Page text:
SAME 2022: Video Training for Research Impact, Academic Engagement and Science Communication


  • School of Anthropology & Museum Ethnography
  • University of Oxford
  • Video 4 Research – SAME – 2022

Mathilde is a doctoral candidate in Anthropology at the School of Anthropology and Museum Ethnography of the University of Oxford. She works under the supervision of Dr. Dace Dzenovska and Prof. Denis Laborde (Directeur d’études, EHESS – Médaille d’argent du CNRS 2020). Mathilde’s research interests include French modernity, alternative economies, and rural lifeworlds in the Anthropocene.

In situating her ethnographic investigations in the Northern or ‘French’ Basque Country, a rural region of France preserved from the emptiness that pervades most rural areas in post-industrial countries, Mathilde endeavors to understand how ‘cultural’ ecosystems were destroyed as much as ‘natural’ ones in the name of French modernity. The Northern Basques have resisted this, and never has such resistance to the fraught dream of modernity been so timely. Once deemed ‘backward’ and hopelessly ‘pre-modern’, the Basque rural lifeworld and its counter-hegemonic apparatuses of power thus become enticingly futuristic in the Anthropocene. Mathilde is particularly interested in the endogenous economic experiments that currently are made in the Northern Basque, such as the creation of a thriving alternative currency.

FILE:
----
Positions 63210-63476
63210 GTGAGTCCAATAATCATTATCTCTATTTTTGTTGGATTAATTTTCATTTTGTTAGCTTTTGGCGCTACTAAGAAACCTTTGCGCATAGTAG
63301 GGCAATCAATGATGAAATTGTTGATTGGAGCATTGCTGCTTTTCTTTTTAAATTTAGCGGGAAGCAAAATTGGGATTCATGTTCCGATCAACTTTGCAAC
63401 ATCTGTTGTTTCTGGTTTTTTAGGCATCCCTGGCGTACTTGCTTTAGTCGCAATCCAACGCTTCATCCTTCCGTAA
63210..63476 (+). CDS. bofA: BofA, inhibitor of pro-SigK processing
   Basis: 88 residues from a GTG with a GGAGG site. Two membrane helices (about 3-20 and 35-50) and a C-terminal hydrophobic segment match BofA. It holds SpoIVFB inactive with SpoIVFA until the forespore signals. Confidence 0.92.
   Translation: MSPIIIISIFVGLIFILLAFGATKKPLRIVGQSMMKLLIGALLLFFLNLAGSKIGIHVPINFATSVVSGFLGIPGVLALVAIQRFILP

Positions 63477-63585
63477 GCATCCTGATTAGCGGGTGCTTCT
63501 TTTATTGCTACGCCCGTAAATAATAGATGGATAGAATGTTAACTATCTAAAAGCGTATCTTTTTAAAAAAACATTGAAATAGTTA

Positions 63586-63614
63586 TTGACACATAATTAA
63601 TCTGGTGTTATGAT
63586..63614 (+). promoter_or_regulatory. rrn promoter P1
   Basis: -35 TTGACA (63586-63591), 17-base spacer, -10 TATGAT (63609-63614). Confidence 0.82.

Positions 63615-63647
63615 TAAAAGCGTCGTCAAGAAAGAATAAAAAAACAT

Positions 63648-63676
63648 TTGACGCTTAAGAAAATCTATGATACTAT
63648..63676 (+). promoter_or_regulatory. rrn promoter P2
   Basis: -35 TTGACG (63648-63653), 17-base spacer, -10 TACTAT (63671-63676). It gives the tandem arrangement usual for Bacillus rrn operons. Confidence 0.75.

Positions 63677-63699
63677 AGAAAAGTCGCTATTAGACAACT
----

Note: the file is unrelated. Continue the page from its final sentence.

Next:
Mathilde’s doctoral research aims more generally at ‘returning’ intellectually to the countryside at a time – the Anthropocene – when this is more than ever necessary. In reflecting anthropologically on the rural, Mathilde wants to reveal the much neglected cultural dimensions of the global environmental crisis.

Mathilde has taught at the Stanford University Program in Paris.

Apart from her academic work, Mathilde works as a consultant for various organizations, including the French multinational hospitality business AccorHotels where she assists Brune Poirson (former Secretary of State to the Minster of the Environment of France) to make tourism practices more sustainable in France. As such, Mathilde is committed to making anthropological knowledge present outside of academic institutions.

Mathilde was first trained as a classe préparatoire student in the humanities at Lycée Henri IV, before receiving an East Asian Studies master’s degree (Mention Très Bien) from Ecole des Hautes Etudes en Sciences Sociales in France. Subsequently, Mathilde studied Social Anthropology at the University of Oxford (Master of Science, Distinction).

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